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AU - Kokkinidis, Damianos G.

AU - Alvandi, Bejan

AU - Cotter, Ryan

AU - Hossain, Prio

AU - Foley, T. Raymond

AU - Singh, Gagan

AU - Waldo, Stephen W.

AU - Laird, John R.

AU - Armstrong, Ehrin J.

PY - 2018/9/1

Y1 - 2018/9/1

N2 - Objective: To examine the impact of re-entry device (RED) use on 1- and 5-year outcomes after endovascular treatment of common iliac artery (CIA) chronic total Occlusions (CTOs). Background: There are not enough data regarding the long-term safety and efficacy of RED. Methods: We performed a two-center retrospective study of 115 patients (140 lesions) undergoing CIA CTO endovascular intervention between 2006 and 2016. Baseline characteristics and long-term outcomes were described. A Cox proportional hazard model was developed to determine if REDs were associated with target lesion revascularization (TLR) or major adverse limb events (MALE) after 1 and 5 years. Results: Among 140 lesions, 43 (31%) required use of a RED. The mean age was 63.9 years and the majority (n = 80) of patients were male. An antegrade crossing approach and treatment of restenotic lesions were less common in the RED group (10% vs. 29%, P <.05 and 0% vs. 21%, P <.05, respectively). There were no significant differences in Rutherford class, pre-procedure ABI, or patient presentation. The procedural complication rates were similar between the two groups. The 1- and 5-year TLR rates for lesions treated with re-entry device vs. standard approaches were 11% vs. 9%; P = 0.8 and 29% vs. 29%; P = 0.9 respectively. The 1 and 5-year MALE rates for lesions treated with re-entry device were 5% vs. 6%; P = 0.8 and 11% vs. 11%; P = 0.9 respectively. Conclusions: This retrospective analysis found that recanalization of CIA occlusions using a RED is safe and is associated with long-term clinical outcomes similar to that of standard crossing techniques.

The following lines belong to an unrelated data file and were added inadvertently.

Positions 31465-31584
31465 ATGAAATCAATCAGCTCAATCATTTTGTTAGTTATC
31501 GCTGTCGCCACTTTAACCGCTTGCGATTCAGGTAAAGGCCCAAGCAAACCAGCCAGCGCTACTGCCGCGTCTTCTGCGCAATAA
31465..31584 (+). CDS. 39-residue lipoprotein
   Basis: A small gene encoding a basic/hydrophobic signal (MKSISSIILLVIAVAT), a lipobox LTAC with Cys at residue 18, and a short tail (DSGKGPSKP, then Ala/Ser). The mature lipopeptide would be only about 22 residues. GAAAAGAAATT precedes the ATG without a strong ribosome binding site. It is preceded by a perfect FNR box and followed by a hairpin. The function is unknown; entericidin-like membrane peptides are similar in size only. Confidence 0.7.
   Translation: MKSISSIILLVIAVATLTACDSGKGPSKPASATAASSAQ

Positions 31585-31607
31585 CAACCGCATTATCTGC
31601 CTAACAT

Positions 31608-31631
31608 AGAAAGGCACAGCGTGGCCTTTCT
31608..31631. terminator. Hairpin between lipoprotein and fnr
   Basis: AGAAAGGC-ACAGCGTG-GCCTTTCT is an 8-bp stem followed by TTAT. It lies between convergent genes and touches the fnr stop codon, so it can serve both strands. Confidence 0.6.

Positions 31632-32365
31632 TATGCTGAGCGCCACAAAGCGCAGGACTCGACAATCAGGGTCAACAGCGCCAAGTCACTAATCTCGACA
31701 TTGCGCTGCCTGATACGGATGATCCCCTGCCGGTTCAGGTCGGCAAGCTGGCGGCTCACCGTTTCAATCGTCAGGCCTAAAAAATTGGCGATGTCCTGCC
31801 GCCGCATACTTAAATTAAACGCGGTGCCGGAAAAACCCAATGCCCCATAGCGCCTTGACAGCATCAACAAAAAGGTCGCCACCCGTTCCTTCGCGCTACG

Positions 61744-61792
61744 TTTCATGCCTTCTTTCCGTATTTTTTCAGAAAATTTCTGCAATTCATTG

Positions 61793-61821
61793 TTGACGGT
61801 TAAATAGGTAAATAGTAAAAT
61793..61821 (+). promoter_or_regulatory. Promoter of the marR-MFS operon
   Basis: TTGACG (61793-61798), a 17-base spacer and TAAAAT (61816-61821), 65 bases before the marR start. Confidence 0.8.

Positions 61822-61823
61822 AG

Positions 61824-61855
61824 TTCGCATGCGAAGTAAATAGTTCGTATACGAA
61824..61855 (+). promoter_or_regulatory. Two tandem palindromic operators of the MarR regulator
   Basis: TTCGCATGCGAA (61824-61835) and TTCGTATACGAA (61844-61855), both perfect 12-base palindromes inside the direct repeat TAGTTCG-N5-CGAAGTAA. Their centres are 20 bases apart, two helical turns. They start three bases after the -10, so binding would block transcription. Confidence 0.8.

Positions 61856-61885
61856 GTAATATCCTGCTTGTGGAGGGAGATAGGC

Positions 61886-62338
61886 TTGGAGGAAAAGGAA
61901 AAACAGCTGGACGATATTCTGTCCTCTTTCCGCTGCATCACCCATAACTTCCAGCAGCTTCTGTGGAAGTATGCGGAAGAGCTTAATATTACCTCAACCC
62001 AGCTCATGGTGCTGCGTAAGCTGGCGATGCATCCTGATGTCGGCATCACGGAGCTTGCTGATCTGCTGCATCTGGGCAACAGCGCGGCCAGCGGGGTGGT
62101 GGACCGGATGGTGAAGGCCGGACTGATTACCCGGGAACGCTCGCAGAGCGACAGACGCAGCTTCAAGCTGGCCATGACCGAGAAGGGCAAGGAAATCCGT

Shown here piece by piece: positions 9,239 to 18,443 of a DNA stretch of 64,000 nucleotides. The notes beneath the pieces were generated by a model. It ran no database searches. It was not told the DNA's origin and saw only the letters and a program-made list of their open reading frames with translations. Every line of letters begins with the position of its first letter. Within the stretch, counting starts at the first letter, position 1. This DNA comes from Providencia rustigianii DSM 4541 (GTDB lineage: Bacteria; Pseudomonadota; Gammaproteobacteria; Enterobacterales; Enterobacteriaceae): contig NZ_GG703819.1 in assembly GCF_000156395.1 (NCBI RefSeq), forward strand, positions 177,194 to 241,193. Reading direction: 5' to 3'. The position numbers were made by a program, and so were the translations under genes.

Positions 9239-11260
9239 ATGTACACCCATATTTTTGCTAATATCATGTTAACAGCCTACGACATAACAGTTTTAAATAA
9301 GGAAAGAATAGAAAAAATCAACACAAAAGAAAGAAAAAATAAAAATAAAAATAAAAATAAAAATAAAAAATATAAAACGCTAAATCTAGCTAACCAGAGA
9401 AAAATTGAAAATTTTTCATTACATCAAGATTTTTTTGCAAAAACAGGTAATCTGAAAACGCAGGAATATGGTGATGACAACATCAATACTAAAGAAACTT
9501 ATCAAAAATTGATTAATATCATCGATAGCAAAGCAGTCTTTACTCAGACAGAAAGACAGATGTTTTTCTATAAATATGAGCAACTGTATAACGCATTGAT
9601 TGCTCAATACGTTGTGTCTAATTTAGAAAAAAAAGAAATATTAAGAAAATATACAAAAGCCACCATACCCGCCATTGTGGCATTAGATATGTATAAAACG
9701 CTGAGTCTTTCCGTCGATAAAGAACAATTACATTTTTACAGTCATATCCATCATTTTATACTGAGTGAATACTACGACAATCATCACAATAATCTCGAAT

AB - Objective: To examine the impact of re-entry device (RED) use on 1- and 5-year outcomes after endovascular treatment of common iliac artery (CIA) chronic total Occlusions (CTOs). Background: There are not enough data regarding the long-term safety and efficacy of RED. Methods: We performed a two-center retrospective study of 115 patients (140 lesions) undergoing CIA CTO endovascular intervention between 2006 and 2016. Baseline characteristics and long-term outcomes were described. A Cox proportional hazard model was developed to determine if REDs were associated with target lesion revascularization (TLR) or major adverse limb events (MALE) after 1 and 5 years. Results: Among 140 lesions, 43 (31%) required use of a RED. The mean age was 63.9 years and the majority (n = 80) of patients were male. An antegrade crossing approach and treatment of restenotic lesions were less common in the RED group (10% vs. 29%, P <.05 and 0% vs. 21%, P <.05, respectively). There were no significant differences in Rutherford class, pre-procedure ABI, or patient presentation. The procedural complication rates were similar between the two groups. The 1- and 5-year TLR rates for lesions treated with re-entry device vs. standard approaches were 11% vs. 9%; P = 0.8 and 29% vs. 29%; P = 0.9 respectively. The 1 and 5-year MALE rates for lesions treated with re-entry device were 5% vs. 6%; P = 0.8 and 11% vs. 11%; P = 0.9 respectively. Conclusions: This retrospective analysis found that recanalization of CIA occlusions using a RED is safe and is associated with long-term clinical outcomes similar to that of standard crossing techniques.

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KW - common iliac artery

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KW - subintimal angioplasty